Previous Posts

  • Ronde van Drenthe March 11, 2019Teocalli2497

    Photo by dvnh

    In the week that we hear the sad news of the death of Kelly Catlin perhaps it is appropriate, in some way, that out only event this week is a Women’s event.  RIP Kelly Catlin a sad loss for someone so young.

    Ronde van Drenthe has been in existence as a Women’s race since 1998 originally known as Novilon Internationale Damesronde van Drenthe which became Ronde van Drenthe and in 2016 the race became part of the new Women’s World Tour.

    Ronde van Drenthe takes place on Sunday 17th March.  Details of teams and riders can be found here.

    I will update this further later in the week when I get back to home base.


    Bastianelli of Virtu Cycling won a typically muddy Ronde van Drenthe in a sprint beating Blaak of Boels Dolmans. Third was van Dijk of Trek-Segafredo who lead out a late attack but was beaten to the line.

    Top 5 were:

    1. Marta Bastianelli – Team Virtu Cycling
    2. Chantal Blaak – Boels Dolmans Cyclingteam
    3. Ellen van Dijk – Trek-Segafredo Women
    4. Amy Pieters – Boels Dolmans Cyclingteam
    5.  Lotte Kopecky – Lotto Soudal Ladies
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  • Strade Bianche (Men and Women) March 3, 2019Teocalli2273

    All being well I will be in Siena for this years Strade Bianche, so forgive me if I’m hoping for a dry, warm and dusty weekend.  I did the wet and muddy in 2017 thanks.  I can vouch for the fact that it gets everywhere, and I mean everywhere.

    Saturday, the 9th of March 2019 is the 13th edition of the Strade Bianche (men). The Italian race has quickly become a popular race with a seemingly historic background greater than its years (the first edition was 2007) placing it amongst The Classics. As I’m sure you know, Strade Bianche means ‘White Roads’ in Italian and refers to the sections of unpaved roads, I can vouch for them not being smooth and being very muddy, and slippery, in the wet.  The climb where Tiesj Benoot broke away last year is a real brute and the final climb into Siena, thought rated at 16%, seems considerably more – particularly the last 20 metres or so.   The race starts by the Fortezza Medicea and finishes on the Piazza del Campo back in Siena.

    The women race and the Strade Bianche Sportif follow the same 136 Km route with the mens race being a bit longer at 184 Km.

    The 2018 podiums were as below (Event results from 2018 can also be found on the Peloton page).


    1. Tiesj Benoot (Bel) Lotto Soudal
    2. Romain Bardet (Fra) AG2R La Mondiale
    3. Wout Van Aert (Bel) Veranda’s Willems Crelan
    4. Alejandro Valverde (Spa) Movistar Team
    5. Giovanni Visconti (Ita) Bahrain-Merida


    1. Anna van der Breggen (Ned) Boels Dolmans Cyclingteam
    2. Katarzyna Niewiadoma (Pol) Canyon-SRAM Racing
    3. Elisa Longo Borghini (Ita) Wiggle High5
    4. Chantal Blaak (Ned) Boels Dolmans Cyclingteam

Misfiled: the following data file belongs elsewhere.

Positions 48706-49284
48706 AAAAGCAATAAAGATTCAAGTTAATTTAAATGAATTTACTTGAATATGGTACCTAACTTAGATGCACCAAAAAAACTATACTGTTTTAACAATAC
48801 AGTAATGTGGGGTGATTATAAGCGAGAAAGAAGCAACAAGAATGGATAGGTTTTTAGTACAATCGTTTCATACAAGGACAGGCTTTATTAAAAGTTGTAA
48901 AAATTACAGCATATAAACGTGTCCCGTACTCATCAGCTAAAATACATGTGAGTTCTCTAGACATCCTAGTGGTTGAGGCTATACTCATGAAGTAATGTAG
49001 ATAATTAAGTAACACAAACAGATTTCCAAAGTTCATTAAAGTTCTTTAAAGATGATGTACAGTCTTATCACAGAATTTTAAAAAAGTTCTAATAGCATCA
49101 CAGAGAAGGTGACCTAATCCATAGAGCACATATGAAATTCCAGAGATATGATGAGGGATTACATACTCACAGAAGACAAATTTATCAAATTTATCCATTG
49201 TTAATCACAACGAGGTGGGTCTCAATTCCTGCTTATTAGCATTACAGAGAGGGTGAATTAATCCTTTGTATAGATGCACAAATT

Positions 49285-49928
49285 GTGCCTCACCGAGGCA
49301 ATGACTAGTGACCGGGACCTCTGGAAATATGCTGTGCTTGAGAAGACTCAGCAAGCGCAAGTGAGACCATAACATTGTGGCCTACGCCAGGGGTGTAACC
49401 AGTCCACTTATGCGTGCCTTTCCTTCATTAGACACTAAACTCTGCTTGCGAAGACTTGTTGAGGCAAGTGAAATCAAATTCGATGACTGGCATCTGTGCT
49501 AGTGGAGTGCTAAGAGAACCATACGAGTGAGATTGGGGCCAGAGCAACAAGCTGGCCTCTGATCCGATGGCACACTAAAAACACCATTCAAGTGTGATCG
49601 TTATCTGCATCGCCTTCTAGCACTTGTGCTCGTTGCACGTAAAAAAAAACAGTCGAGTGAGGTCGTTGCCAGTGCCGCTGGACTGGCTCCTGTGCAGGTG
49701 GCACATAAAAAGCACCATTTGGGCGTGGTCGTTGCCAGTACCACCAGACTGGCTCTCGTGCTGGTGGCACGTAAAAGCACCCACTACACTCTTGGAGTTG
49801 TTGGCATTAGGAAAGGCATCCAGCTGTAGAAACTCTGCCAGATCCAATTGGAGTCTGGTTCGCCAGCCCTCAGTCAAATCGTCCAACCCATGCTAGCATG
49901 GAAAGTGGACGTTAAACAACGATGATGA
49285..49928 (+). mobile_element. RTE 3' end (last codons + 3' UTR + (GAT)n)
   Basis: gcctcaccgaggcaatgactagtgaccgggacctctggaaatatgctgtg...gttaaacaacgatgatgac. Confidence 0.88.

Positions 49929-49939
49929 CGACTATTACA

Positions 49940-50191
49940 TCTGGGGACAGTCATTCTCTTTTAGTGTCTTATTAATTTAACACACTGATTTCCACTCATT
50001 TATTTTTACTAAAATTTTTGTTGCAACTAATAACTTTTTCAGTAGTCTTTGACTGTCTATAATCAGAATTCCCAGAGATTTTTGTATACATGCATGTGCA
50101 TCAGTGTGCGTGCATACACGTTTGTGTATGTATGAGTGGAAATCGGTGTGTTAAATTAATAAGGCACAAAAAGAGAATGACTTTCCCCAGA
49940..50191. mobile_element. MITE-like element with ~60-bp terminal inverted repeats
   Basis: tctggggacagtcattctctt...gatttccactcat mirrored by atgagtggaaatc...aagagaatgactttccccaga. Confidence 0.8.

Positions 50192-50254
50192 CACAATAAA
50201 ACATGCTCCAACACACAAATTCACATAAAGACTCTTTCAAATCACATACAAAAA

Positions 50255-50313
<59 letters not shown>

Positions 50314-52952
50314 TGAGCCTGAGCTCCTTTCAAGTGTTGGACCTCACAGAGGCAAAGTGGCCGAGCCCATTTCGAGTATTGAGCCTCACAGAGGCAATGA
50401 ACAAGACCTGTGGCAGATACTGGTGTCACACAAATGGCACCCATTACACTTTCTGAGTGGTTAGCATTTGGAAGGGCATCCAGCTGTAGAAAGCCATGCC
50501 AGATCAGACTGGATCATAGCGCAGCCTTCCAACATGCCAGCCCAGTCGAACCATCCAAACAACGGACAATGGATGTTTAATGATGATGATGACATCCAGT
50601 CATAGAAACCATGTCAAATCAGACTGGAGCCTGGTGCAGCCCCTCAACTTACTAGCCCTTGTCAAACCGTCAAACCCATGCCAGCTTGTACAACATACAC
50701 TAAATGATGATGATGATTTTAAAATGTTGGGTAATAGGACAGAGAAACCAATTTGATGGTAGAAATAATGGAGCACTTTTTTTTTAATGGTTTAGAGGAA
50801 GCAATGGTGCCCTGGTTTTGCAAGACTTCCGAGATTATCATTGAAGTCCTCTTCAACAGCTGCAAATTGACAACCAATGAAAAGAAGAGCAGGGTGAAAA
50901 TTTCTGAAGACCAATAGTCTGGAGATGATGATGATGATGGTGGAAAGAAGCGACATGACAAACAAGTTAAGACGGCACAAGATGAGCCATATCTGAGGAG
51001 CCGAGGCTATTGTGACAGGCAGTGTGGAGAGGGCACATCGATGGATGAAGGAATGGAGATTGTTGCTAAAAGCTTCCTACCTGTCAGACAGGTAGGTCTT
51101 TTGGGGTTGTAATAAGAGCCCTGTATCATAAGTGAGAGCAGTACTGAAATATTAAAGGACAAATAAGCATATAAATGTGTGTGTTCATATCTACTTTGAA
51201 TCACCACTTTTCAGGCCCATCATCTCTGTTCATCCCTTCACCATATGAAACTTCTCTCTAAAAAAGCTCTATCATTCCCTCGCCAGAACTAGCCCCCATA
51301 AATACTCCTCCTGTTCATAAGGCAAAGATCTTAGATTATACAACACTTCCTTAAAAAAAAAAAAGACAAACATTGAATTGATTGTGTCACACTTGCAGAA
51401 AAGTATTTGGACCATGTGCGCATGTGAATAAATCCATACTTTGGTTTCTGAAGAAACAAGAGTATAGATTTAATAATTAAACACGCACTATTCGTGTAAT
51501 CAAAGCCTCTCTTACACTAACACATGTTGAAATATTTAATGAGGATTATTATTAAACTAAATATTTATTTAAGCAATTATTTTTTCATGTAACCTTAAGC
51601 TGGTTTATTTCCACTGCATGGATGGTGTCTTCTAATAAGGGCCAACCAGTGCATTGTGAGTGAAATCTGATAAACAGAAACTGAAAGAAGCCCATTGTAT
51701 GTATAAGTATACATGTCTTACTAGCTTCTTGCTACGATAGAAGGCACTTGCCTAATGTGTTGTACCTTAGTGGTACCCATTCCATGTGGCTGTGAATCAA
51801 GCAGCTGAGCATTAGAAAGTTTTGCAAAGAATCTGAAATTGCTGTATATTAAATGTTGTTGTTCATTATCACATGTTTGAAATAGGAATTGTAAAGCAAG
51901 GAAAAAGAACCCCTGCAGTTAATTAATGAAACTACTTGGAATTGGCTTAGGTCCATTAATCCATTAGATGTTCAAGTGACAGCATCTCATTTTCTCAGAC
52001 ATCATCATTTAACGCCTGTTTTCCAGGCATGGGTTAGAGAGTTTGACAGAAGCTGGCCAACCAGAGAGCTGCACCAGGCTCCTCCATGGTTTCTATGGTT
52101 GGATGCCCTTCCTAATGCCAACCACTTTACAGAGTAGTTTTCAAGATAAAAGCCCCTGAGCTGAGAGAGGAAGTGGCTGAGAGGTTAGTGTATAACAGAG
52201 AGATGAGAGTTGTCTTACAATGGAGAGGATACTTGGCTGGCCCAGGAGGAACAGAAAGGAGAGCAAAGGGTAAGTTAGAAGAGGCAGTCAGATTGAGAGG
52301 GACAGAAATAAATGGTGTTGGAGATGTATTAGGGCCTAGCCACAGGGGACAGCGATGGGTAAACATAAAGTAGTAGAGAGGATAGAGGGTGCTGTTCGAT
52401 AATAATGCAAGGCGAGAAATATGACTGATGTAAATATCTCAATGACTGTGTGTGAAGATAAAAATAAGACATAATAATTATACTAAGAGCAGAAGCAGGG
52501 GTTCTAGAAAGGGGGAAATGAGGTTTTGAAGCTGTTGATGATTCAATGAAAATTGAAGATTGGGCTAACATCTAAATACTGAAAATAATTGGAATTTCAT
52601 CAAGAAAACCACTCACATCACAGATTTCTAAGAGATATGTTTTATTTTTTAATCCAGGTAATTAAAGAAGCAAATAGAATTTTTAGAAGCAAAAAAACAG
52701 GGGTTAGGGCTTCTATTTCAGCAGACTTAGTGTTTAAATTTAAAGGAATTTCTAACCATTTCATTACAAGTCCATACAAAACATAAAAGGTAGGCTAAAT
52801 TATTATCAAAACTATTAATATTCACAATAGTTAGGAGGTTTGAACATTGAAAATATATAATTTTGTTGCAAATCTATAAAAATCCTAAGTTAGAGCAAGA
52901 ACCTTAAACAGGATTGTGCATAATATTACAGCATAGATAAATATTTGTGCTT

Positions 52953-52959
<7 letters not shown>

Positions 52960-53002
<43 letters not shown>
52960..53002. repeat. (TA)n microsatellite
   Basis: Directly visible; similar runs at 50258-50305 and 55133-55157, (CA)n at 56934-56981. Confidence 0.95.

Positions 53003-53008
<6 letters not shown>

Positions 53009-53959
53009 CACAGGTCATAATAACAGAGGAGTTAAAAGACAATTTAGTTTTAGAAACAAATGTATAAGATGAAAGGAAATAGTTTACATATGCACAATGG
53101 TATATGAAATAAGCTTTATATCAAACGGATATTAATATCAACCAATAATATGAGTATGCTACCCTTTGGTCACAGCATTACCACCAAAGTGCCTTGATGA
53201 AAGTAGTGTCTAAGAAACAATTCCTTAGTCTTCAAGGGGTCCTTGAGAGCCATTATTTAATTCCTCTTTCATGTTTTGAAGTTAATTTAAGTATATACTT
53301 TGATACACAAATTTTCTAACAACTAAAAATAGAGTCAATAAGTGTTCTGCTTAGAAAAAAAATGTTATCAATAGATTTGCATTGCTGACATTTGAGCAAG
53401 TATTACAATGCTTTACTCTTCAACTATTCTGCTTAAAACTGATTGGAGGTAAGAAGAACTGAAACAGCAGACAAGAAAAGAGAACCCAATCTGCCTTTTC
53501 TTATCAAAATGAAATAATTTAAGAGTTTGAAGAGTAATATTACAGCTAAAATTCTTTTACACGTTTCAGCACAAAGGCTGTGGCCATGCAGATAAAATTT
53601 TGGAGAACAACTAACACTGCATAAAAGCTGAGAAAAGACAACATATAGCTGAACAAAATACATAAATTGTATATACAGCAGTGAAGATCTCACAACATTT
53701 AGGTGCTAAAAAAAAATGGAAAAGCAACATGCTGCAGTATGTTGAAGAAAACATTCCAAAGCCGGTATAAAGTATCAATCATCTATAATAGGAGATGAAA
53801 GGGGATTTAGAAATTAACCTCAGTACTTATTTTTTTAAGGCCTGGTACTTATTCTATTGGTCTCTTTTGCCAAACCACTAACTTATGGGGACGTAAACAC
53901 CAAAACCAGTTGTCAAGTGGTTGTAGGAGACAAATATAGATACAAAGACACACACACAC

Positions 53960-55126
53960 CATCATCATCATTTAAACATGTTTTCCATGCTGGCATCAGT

5. Lucy Kennedy (Aus) Mitchelton Scott Women

    Entrant details can be found here for both Men and Women.

    Entries will be open to registered members via the Picks Forms on the OTR League page. Please do not enter picks in the comments below.

    To change your picks simply submit a new set and we will pick up your latest set.


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  • Test riding Continental Grand Prix 5000s today February 24, 2019chuckp2390

    At the request of Irwin on their wheels to do a write-up for them.

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  • What a fabulous Spring Day February 24, 2019Teocalli2387
  • Omloop Het Nieuwsblad February 23, 2019Teocalli2261

    Photo – Michael Valgren by

    The OTR Classics season starts on Saturday 2 March with the 74th edition of the Omloop Het Nieuwsblad.  With the Pro Peloton moving North back to Europe from the warmer climes of the Southern Hemisphere, Omloop is the first race of the Belgian cycling calendar and includes a number of climbs from the Tour of Flanders.  Starting in Ghent, the race is over roughly 200 Km and finishes in Ninove via the Wall of Geraardsbergen and Bosberg.

    2018 saw Michael Valgren (den) take the win with Greg van Avermaet taking the honours in 2017 and 2016.  Top 5 from last year were as below (Event results from 2018 can also be found on the Peloton page).

    1. Michael Valgren (Den) Astana Pro Team
    2. Lukasz Wisniowski (Pol) Team Sky
    3. Sep Vanmarcke (Bel) EF Education First-Drapac p/b Cannondale
    4. Jasper Stuyven (Bel) Trek-Segafredo
    5. Philippe Gilbert (Bel) Quick-Step Floors

    Full details of 2019 entrants can be found here

    To change your picks simply submit a new set and we will pick up your latest set.

    2019 Result

    1. Stybar
    2. van Avermaet
    3. Wellens
    4. Lutsenko
    5. Teuns
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  • Stelbel February 23, 2019Teocalli2377

    Photo:  Stelbel photo, my frame before painting.


    The story begins.  Bike fit booked with Super Domestique in London next week…………

    Part 1 – Bike Fit

    Shaping my fit